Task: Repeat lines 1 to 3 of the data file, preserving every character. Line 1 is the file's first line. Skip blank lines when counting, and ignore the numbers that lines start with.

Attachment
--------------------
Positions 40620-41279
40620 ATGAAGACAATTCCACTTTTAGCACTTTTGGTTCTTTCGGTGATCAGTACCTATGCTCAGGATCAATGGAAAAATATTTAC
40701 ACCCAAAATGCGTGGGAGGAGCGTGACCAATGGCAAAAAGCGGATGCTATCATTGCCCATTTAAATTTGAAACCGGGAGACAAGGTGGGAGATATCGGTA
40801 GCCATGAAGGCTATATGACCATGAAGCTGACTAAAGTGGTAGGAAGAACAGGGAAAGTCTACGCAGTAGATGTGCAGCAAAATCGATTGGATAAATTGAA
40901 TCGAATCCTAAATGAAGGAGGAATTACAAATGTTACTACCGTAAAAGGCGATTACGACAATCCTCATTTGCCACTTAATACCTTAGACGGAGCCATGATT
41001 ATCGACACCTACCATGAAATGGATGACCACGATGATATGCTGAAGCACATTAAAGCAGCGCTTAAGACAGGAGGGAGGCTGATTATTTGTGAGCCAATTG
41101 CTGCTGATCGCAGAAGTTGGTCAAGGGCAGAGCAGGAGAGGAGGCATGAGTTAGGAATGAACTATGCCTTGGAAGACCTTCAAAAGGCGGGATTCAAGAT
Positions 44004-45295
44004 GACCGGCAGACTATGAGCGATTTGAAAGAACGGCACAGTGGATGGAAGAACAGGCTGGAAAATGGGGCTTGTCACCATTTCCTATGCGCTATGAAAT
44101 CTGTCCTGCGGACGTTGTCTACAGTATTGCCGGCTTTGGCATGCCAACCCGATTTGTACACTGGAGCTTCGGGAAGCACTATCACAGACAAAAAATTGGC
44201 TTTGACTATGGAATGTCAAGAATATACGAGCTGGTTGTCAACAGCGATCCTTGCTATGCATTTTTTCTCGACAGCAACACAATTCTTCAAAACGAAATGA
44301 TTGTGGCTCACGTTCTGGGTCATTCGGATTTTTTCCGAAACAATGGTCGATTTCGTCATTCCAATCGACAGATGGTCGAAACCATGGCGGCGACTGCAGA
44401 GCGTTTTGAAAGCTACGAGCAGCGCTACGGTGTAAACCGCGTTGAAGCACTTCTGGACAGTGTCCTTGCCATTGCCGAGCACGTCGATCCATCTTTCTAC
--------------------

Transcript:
Positions 40620-41279
40620 ATGAAGACAATTCCACTTTTAGCACTTTTGGTTCTTTCGGTGATCAGTACCTATGCTCAGGATCAATGGAAAAATATTTAC
40701 ACCCAAAATGCGTGGGAGGAGCGTGACCAATGGCAAAAAGCGGATGCTATCATTGCCCATTTAAATTTGAAACCGGGAGACAAGGTGGGAGATATCGGTA